June 15, 2000

?

The Deputy Speaker

The Chair is ready to rule on the point of order raised on June 5, 2000 by the hon. opposition House leader concerning Bill C-201, formerly known as an act to amend the Competition Act (protection of those who purchase products from vertically integrated suppliers who compete with them at retail) in the name of the hon. member for Pickering—Ajax—Uxbridge, which is presently on the order of precedence.

At the outset, I would like to thank the opposition House leader, the leader of the government in the House of Commons and the hon. member for Pickering—Ajax—Uxbridge for their contributions in this matter.

Standing Order 86(1) allows a private member's bill considered in a previous session to be reinstated at the same stage at which it stood at the time of prorogation. At the time of prorogation the bill in question, previously Bill C-235, had been reported from the Standing Committee on Industry with amendments that deleted the title and all the clauses of the bill and it was set down for consideration at report stage.

When the hon. member for Pickering—Ajax—Uxbridge introduced his bill on October 14, 1999, pursuant to Standing Order 86(1), it was again placed on the order of precedence at the report stage with its title and clauses deleted.

On a number of occasions during the present session, the hon. member for Pickering—Ajax—Uxbridge has given notice that he could not be present in the House to go forward with his bill.

Most of the time it was possible to arrange an exchange of positions on the order of precedence with another member. However, on two occasions, on February 15 and on June 2, the House was informed that it had not been possible to arrange an exchange of positions on the order of precedence for Private Members' Business Hour for the following sitting day.

Consequently, Private Members' Business Hour had to be cancelled and the hon. member's bill was dropped to the bottom of the order of precedence.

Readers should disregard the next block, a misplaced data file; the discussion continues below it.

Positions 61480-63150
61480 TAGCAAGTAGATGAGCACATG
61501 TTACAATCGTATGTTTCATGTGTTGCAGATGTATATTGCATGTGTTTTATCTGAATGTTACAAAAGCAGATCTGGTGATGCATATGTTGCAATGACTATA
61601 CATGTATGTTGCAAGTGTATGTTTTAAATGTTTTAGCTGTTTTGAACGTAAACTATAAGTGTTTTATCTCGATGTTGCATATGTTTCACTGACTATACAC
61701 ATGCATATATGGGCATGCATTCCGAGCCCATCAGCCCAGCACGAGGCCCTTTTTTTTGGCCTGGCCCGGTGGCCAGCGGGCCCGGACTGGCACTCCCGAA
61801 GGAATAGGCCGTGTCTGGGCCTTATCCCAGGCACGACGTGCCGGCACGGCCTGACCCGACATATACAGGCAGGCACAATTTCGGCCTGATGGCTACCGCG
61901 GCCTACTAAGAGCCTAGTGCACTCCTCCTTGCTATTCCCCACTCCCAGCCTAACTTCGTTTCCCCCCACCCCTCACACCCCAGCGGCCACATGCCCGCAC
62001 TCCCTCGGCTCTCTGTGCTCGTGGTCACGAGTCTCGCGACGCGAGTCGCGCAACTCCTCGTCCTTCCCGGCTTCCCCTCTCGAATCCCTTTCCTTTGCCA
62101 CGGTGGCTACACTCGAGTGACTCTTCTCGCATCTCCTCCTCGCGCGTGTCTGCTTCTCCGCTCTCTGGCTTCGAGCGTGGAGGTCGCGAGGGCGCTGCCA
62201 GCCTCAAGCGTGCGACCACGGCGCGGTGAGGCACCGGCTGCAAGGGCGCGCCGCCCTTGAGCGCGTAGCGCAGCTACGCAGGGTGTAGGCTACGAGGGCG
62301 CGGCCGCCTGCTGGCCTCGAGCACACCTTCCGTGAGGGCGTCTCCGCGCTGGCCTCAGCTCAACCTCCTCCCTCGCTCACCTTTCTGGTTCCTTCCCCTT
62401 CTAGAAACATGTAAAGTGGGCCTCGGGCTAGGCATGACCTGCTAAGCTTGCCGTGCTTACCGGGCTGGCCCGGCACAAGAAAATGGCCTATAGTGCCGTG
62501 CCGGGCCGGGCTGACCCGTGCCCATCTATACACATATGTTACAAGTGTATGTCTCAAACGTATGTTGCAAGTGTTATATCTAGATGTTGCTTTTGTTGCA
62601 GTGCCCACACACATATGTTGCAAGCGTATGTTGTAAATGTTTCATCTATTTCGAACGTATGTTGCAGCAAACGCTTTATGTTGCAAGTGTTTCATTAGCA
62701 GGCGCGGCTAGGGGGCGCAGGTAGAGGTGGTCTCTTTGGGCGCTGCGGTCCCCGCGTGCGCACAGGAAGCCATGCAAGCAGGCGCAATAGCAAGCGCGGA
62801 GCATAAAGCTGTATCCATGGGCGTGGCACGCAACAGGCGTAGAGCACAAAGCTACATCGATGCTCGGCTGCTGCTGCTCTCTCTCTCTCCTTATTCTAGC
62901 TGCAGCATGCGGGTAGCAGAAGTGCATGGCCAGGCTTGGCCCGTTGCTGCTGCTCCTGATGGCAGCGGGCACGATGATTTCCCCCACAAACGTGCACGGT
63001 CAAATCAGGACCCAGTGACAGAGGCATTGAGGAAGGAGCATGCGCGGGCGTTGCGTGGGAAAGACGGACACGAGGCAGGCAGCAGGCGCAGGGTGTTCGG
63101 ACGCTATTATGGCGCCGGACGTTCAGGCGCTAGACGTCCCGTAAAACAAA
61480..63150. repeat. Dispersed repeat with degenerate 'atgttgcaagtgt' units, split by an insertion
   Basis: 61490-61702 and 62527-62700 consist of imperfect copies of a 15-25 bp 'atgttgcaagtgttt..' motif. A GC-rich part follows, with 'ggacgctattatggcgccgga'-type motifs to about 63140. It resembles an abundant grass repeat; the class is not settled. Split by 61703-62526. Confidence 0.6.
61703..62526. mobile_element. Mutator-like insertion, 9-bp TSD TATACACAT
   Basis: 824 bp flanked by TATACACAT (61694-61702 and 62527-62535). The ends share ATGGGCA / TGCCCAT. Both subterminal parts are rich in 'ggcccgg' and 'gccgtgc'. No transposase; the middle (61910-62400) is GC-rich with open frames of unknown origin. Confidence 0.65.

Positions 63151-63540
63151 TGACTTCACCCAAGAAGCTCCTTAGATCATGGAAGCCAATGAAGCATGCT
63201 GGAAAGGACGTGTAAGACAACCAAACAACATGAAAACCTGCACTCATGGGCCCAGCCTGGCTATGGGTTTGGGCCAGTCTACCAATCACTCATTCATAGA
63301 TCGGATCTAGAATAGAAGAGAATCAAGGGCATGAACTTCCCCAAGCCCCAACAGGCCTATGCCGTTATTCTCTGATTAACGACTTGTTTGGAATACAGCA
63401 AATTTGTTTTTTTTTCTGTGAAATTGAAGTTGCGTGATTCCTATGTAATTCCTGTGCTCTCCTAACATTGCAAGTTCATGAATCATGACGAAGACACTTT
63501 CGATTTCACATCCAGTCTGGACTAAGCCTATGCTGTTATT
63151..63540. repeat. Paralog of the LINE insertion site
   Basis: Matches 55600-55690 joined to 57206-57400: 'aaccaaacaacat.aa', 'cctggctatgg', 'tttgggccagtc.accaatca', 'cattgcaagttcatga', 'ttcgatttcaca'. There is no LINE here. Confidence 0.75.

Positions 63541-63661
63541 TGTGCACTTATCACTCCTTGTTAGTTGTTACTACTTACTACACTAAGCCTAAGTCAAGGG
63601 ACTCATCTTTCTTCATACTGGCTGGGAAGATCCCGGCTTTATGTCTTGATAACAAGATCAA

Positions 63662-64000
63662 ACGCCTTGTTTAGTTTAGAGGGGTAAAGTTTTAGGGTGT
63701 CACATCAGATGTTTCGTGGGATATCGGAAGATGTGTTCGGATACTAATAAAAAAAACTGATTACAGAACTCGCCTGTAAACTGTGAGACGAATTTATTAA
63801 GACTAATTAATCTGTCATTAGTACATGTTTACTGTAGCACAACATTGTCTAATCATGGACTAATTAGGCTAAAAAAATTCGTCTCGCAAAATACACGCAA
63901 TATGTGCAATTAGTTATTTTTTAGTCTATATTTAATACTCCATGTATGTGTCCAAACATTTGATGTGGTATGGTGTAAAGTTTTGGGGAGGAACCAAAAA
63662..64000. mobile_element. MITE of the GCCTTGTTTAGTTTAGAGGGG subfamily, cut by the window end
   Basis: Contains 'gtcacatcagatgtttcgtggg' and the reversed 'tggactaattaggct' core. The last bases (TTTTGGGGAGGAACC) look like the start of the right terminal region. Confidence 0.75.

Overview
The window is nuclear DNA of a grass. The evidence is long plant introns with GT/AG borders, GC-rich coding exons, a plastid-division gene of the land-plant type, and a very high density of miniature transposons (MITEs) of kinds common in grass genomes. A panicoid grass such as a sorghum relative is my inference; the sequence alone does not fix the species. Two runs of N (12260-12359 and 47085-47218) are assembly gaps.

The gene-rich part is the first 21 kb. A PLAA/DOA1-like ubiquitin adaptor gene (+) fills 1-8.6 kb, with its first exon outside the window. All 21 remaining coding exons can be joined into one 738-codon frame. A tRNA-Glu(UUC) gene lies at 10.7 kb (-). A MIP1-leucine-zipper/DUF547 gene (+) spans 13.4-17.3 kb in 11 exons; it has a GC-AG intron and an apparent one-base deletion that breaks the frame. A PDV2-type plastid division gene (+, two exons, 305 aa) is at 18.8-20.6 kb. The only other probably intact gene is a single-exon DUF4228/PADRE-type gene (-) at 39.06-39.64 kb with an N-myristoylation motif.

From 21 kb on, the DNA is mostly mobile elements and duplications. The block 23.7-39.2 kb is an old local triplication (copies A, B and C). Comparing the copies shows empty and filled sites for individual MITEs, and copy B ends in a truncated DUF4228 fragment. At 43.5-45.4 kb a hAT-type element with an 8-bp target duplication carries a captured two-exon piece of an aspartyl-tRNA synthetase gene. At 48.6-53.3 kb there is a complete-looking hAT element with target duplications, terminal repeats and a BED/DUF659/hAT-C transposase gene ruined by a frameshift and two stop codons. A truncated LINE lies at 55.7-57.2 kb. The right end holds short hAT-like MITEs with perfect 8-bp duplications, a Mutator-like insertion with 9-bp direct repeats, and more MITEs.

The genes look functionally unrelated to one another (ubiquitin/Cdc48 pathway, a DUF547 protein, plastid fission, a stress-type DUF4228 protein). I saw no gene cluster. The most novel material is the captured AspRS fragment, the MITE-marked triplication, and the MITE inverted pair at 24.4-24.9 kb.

On June 5 the opposition House leader expressed concern about the number of times exchanges had been arranged for Bill C-201, and the fact that when no exchange of items on the order of precedence was possible, Private Members' Business could not take place.

On June 7 the hon. member for Pickering—Ajax—Uxbridge responded to the point of order raised by the opposition House leader, and the Speaker undertook to return to the House with a ruling, which I am now providing.

Bill C-201 is once again working its way up the order of precedence, while the hon. member for Pickering—Ajax—Uxbridge seeks a way to restore, through amendments, the effect of Bill C-201. However, the hon. member will agree that the situation is unfair to other hon. members who have items in the list outside the order of precedence that they consider of equal importance but which are unable to advance.

Standing Order 94(1)(a) allows the Speaker to ensure the orderly conduct of Private Members' Business and, with that in mind, the Chair has decided to allow the hon. member for Pickering—Ajax—Uxbridge a further 48 hours to place on the notice paper motions in amendment to restore the title and clauses.

At the expiration of the 48 hours, if no motions in amendment are placed on notice, I hereby instruct the clerk to remove Bill C-201 from the order of precedence, the order for concurrence at report stage to be discharged and the bill withdrawn.